Recipe: Langos (Hungarian fried bread)

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This Hungarian speciality of yummy deep-fried bread is interestingly quite popular in Sweden. As a child I came across langos stalls at Festivals and markets and when I was in my early twenties and sailed in the archipelago on the West Coast of Sweden I discovered langos stalls everywhere, so you could grab one on your way home from the nightclub. (A brilliant idea by the way!)

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In Hungary langos are usually topped with garlic butter, smetana and cheese, among other toppings, but in Sweden we tend to use prawns, fish roe and creme fraiche. Both are delicious and you can use anything you want really. Thankfully, crispy deep-fried bread goes with most things.

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Langos, maked 8 (which easily serves 4, maybe more)

Translated from and adapted after Jennys Matblogg’s recipe.

25 g fresh yeast (or 2 tsp dry yeast)

300 ml finger warm water

1 tsp salt

1 medium cold boiled potato, pressed

approx 420 g plain flour

1 litre neutral oil for deep-frying 

Toppings:

50 g melted salted butter + 1 small garlic clove, pressed

300 ml smetana, sour cream or creme fraiche 

1 large red onion, finely chopped

500-600 g Atlantic prawns, peeled

1 jar red or black (lump)fish roe

Add the flour to a bowl. Add the pressed potato. Pour in yeast on one side of the bowl and the salt on the other. Mix in the finger warm water and work into a loose dough. Cover and leave to rise for approx 40 minutes. 

Pour out the dough on a floured work surface. Cut into eight even pieces and roll them out thinly, using more flour if the dough is sticky. Leave to rise again, on a floured parchment paper, for approx 10-15 minutes. (This last step can be omitted).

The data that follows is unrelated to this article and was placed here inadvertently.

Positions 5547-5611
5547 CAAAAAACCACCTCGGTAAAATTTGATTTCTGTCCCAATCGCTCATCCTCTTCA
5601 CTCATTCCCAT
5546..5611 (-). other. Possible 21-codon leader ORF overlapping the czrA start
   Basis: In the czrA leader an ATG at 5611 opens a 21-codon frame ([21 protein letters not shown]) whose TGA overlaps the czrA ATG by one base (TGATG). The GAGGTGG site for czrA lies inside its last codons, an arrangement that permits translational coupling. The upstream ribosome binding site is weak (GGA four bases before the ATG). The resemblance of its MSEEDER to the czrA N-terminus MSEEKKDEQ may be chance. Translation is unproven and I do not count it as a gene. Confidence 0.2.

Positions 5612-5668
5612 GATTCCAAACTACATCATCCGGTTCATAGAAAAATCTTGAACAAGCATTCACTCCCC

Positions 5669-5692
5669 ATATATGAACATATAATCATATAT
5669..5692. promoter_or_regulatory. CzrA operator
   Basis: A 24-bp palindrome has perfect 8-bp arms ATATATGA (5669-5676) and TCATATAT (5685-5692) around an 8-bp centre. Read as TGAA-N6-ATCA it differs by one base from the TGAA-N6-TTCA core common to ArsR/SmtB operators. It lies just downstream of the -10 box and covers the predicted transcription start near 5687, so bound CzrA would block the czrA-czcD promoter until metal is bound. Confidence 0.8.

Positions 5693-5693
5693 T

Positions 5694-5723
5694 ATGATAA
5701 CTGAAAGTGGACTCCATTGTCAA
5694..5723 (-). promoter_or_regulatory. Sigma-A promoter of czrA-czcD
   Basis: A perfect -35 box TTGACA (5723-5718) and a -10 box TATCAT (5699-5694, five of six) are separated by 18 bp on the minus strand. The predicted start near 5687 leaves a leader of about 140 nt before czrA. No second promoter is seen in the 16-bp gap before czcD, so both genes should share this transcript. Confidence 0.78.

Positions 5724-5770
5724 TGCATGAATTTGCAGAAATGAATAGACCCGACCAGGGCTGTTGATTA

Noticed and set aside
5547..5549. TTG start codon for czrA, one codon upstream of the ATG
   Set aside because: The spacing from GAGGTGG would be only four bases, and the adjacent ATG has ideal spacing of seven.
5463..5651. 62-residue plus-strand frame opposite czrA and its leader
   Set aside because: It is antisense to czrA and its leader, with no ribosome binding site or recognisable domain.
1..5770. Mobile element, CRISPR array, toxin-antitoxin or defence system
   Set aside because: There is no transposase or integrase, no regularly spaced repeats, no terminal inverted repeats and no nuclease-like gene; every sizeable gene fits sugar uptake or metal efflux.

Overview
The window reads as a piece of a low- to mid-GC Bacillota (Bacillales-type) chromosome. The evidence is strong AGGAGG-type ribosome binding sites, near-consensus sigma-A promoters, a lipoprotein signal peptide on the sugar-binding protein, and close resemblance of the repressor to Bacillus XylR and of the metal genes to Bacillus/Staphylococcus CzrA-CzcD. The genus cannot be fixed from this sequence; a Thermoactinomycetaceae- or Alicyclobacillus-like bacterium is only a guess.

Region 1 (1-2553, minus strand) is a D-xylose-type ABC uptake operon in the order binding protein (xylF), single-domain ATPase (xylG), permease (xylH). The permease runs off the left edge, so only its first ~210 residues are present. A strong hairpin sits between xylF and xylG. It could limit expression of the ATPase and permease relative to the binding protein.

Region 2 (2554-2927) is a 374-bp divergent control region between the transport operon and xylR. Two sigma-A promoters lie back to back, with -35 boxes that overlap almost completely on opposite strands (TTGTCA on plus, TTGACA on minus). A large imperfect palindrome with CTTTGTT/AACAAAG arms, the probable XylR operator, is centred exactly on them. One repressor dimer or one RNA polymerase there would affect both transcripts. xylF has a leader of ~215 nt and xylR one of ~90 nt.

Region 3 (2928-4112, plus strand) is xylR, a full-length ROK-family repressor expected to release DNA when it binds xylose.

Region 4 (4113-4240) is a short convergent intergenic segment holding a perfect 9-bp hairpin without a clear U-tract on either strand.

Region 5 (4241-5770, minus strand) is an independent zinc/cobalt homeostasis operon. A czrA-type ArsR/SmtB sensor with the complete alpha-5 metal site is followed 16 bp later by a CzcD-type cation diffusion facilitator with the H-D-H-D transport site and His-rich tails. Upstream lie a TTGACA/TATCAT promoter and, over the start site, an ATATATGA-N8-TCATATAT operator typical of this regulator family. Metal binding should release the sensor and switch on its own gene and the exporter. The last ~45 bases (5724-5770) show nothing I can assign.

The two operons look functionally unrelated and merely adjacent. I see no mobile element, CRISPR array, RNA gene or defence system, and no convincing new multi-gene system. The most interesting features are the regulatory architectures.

Pour the oil into a large saucepan and heat it up until 180C (try by putting in a small piece of bread – when it turns golden brown the oil has the right temperature). Deep-fry the breads a few at the time (depending on the size of the saucepan) until golden on both sides and crispy. Drain on kitchen towel, then brush on some of the garlic butter and add the toppings. Eat while hot. 

NYE 2013

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My bestie Emma and I have always liked a good party and quite often organised New Year’s Eve parties ourselves. Although it has always been lots of fun it takes quite a lot of time and effort to do it well so, in lieu of a big NYE party to go to, we decided to go back to basics for once. Just a few people, four in fact. Easy but classic and very tasty food, champagne and nice wines to drink and just lots of fun because you’re among great friends.

I wouldn’t mind a repeat this year, guys!

After watching some ice hockey in the afternoon (the Junior World Championship was on in Malmö) we started our evening with Champagne and canapès consisting of crispy bread fried in butter topped with creme fraiche, Swedish caviar (löjrom), red onions, dill and lemon slices. It doesn’t require much cooking but it is so delicious it still impresses your guests!

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Our starter was lobster with melted garlic butter and puff pastry twists. Again very simple, but absolutely gorgeous!

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The even bigger hit was the main course with incredibly tender fillet of beef that I managed to buy in a regular (but very good) supermarket (where I also found bone marrow  – I was in heaven!). Served rare with a wonderful mushroom crème, tenderstem broccoli, caramelised shallots, Hasselback potatoes and creamy red wine sauce, I think this was everyone’s favourite dish. So so delicious!

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I made the same dessert as last year, as it was such a success! Fluffy parfait with chopped dark chocolate and caramelised hazelnuts served with honeycomb and butterscotch sauce. Delicious!

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Just before midnight we walked down to the Opera in Malmö where the fire work display was going to be, toasted in some more bubbly, watched the fireworks and went back inside to eat and drink some more. It was a great evening!